With the dawning of the CD era, Playboy also released a four CD jazz anthology that was widely acclaimed as one of the definitive projects of its kind. Hefner's empire also established one of the most heralded CD reissue labels in the Illinois-based Collectors Choice Music, from which his firm divested itself in 2001. During its tenure as a label (which ended in 2010), Collectors Choice was most notable for bringing back into print the indispensable Capitol Records-era catalog of the enormously influential Kingston Trio.

Although Hefner continued to maintain an active role in his vast business empire, ill health began to take its toll. Hefner died of natural causes in his Holmby Hills, California mansion on 27 September. He was 91.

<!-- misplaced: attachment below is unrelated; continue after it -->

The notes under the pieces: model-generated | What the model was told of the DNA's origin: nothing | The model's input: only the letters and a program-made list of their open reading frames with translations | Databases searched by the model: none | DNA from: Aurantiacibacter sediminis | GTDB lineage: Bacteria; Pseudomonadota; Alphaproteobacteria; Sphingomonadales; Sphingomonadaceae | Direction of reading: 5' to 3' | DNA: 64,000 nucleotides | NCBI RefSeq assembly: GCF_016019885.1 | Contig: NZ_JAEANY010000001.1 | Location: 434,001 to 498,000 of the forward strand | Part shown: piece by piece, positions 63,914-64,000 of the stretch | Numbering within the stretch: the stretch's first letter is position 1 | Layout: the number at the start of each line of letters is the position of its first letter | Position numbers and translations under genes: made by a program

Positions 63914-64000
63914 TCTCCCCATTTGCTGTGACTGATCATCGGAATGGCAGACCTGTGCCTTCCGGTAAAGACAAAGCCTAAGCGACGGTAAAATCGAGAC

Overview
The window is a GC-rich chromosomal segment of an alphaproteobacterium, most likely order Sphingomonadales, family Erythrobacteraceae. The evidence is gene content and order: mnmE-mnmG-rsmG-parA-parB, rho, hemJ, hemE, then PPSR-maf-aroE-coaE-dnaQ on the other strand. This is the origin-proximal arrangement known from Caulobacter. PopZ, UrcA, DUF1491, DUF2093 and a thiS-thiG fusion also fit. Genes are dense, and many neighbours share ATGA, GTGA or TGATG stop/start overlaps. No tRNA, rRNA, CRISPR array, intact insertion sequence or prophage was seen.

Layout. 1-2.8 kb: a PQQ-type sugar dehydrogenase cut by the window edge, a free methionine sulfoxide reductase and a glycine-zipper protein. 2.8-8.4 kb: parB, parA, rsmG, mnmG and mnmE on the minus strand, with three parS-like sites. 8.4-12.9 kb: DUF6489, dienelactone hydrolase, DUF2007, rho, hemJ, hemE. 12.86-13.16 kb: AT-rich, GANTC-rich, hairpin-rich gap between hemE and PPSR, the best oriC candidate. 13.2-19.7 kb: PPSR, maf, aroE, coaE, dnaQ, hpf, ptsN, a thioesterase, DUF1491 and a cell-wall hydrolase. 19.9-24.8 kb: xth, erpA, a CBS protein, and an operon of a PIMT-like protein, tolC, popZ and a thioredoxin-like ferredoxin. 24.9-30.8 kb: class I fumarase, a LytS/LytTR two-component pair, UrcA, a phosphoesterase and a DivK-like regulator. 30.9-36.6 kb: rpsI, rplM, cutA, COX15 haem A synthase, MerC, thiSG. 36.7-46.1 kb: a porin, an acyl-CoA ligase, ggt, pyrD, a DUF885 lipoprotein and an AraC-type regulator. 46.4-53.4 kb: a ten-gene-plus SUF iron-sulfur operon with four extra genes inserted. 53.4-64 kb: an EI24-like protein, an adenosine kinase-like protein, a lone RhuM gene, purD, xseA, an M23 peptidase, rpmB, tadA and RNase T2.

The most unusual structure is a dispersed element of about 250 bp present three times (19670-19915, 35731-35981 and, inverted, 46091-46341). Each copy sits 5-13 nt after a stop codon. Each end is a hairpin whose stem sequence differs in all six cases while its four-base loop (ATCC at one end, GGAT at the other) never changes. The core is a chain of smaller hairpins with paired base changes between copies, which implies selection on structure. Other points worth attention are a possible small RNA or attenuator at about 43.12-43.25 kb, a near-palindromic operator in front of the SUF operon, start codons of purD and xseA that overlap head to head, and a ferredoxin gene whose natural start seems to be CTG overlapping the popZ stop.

While many would assert that it was his publishing empire which brought Hefner his greatest acclaim (and criticism), such matters are best left to discussion and analysis elsewhere. But for the purpose at hand (music), Hefner made his mark from an executive position like few others did.


Garth Brooks may once have thanked God in song for Unanswered Prayer. But suffice to say that a number of beloved veteran musicians have reason to rejoice for answered prayer in the wake of Hurricane Irma. 

Peaking at a Category 5 and predicted to be the most destructive hurricane even seen on the eastern seaboard of the United States, Hurricane Irma was eventually downgraded to a Category 2 as it made its way throughout Southern Florida over the weekend of 09-10 September, after passing just north of Cuba and through much of the Caribbean.